This past March my family and I decided to make a quick trip up to Jamesport, Missouri, again—which I wrote about in my April Amish Wisdom post. My daughters and husband were all excited – but my sons went under duress, until they discovered we were going to stop at a cheese store in Osceola, Missouri, on the way there. We’d stopped there the first time we went and discovered they had over three hundred different varieties of cheese, so this time we went armed with a cooler and plans to buy several different varieties.
As we neared the store, I noticed bicycle signs on the highway, mixed in with horse and buggy signs. I’d seen them before, but didn’t see any Amish, and I couldn’t find any information on Amish in or around Osceola on the Internet. So, I decided I’d ask in the cheese store.
As we were checking out, armed with cheese varieties such as garden vegetable, blueberry swiss, ghost pepper, smoky cheddar, shoestring cheese, and our travel favorite: cheese curds.
I approached the checkout aisle when it emptied (there is usually a crowd) except for one lady browsing through the selection of stick candy there. “I saw Amish signs by here. Where would I find the Amish in Osceola?” I asked her.
She said, “There are no Amish in Osceola.”
I looked at her. “Then the signs…?”
She rang up my purchases. “They’re all over the back roads round here. Go down behind the cheese store. You’ll see ‘em.”
“Do they ride bikes?” My husband, Steve, came up behind me.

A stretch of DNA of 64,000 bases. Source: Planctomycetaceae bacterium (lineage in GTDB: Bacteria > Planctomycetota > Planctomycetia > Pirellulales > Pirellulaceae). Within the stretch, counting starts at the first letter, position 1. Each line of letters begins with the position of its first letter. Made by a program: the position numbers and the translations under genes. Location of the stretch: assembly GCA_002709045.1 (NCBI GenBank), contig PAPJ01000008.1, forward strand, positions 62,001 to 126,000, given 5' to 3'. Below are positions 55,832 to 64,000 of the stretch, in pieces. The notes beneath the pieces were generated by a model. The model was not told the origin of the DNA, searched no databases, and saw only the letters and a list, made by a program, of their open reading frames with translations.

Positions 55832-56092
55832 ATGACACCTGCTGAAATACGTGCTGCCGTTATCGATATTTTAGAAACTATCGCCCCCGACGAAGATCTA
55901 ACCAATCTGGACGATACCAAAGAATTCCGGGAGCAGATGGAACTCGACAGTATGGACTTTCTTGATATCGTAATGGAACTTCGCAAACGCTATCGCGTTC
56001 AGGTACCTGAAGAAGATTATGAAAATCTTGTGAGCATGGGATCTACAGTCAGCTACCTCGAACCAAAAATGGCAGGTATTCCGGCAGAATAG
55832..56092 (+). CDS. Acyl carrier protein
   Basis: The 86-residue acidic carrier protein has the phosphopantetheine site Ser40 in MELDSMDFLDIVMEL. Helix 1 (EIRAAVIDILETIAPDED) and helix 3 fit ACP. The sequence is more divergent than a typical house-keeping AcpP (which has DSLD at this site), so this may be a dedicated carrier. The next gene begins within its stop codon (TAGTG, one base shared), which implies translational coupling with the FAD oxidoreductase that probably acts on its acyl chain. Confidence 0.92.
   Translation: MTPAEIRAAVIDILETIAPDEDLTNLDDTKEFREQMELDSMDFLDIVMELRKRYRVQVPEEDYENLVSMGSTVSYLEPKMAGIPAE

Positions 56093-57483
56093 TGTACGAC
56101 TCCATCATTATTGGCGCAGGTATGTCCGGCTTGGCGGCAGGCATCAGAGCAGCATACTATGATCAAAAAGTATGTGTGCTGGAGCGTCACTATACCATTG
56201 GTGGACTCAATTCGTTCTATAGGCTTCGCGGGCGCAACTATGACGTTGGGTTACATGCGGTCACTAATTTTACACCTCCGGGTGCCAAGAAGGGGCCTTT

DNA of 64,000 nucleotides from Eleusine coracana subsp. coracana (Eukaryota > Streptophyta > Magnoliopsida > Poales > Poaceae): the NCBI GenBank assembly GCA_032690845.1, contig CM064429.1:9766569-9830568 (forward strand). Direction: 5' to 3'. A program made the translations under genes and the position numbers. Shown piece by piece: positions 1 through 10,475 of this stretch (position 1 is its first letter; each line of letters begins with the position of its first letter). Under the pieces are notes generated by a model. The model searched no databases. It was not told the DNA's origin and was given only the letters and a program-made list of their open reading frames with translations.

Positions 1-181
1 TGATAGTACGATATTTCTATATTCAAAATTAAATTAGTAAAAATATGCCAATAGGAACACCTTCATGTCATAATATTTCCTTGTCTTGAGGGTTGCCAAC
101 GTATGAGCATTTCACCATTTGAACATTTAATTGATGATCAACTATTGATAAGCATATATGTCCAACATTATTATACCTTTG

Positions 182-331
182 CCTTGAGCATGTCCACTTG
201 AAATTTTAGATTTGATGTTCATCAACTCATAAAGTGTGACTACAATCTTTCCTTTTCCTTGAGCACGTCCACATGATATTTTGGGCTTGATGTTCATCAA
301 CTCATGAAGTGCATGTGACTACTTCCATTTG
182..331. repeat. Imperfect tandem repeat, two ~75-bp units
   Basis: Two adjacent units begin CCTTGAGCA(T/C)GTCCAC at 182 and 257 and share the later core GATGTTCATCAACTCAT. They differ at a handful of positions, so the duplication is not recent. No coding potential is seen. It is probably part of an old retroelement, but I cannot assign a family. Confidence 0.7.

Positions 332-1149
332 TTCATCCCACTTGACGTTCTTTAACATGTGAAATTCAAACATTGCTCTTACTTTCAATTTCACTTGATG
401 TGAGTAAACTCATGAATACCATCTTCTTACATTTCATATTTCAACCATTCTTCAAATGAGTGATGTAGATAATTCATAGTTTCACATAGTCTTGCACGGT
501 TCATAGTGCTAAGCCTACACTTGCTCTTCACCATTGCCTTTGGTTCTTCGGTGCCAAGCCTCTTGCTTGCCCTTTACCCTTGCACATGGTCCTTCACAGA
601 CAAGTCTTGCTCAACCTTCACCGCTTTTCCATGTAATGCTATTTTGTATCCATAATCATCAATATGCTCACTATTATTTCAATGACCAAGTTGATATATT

“No, that’s for a bike route that goes through here.”
I asked if they farmed, and the lady who sorted through the candy shook her head. “I live next to them. They don’t do much farmin’.”
It got busy then with a growing line behind us, so I didn’t ask what they did do, but we took a side trip down the dirt road behind the cheese store. And several other dirt roads. We saw two or three Amish men, mostly driving their buggies. No women. I didn’t get a good grasp on the colors they are allowed to wear. Some of the Amish homes were big, and some were run-down shacks.
One Amish man opened his door when we stopped in front of his house to take a picture of his buggy, but promptly closed it again when he saw the camera.
I’m still not sure what they do. This isn’t a tourist-friendly/farming Amish community like Jamesport, and it isn’t farming like Seymour. They did have a few small hand-lettered signs. Candles. And you drive up a muddy hill around a curve, and deep into the woods. But the small shop was closed and no one appeared to be home. It smelled like hot wax around that area. Someone else down another road had a hand-lettered sign labeled “wooden toys.” They too were closed. But they were the only two signs I saw. The land hilly and rocky. There were some small farms.
We didn’t stay long as we wanted to get to Jamesport for more research, then back to Springfield (for the man part of vacation: Bass Pro Shop) but I hope to get back to Osceola someday and do more research.
If you go, visit the cheese store on the highway. And then take the dirt road behind it.
Laura V. Hilton is an award-winning author, a pastor’s wife, and a homeschooling mother of three children. Her publishing credits include three books in the Amish of Seymour series (Patchwork Dreams, A Harvest of Hearts, and Promised to Another) and The Amish of Webster County series (Healing Love, Surrendered Love and Awakened Love). Her non-Amish book Swept Away will release November 2014.
The Postcard and Snow Globe are her latest releases. Laura is a member of American Christian Fiction Writers and a professional book reviewer for the Christian market, with over a thousand book reviews published at various online review sites. She makes her home in Horseshoe Bend, Arkansas.
Purchase Laura’s books here.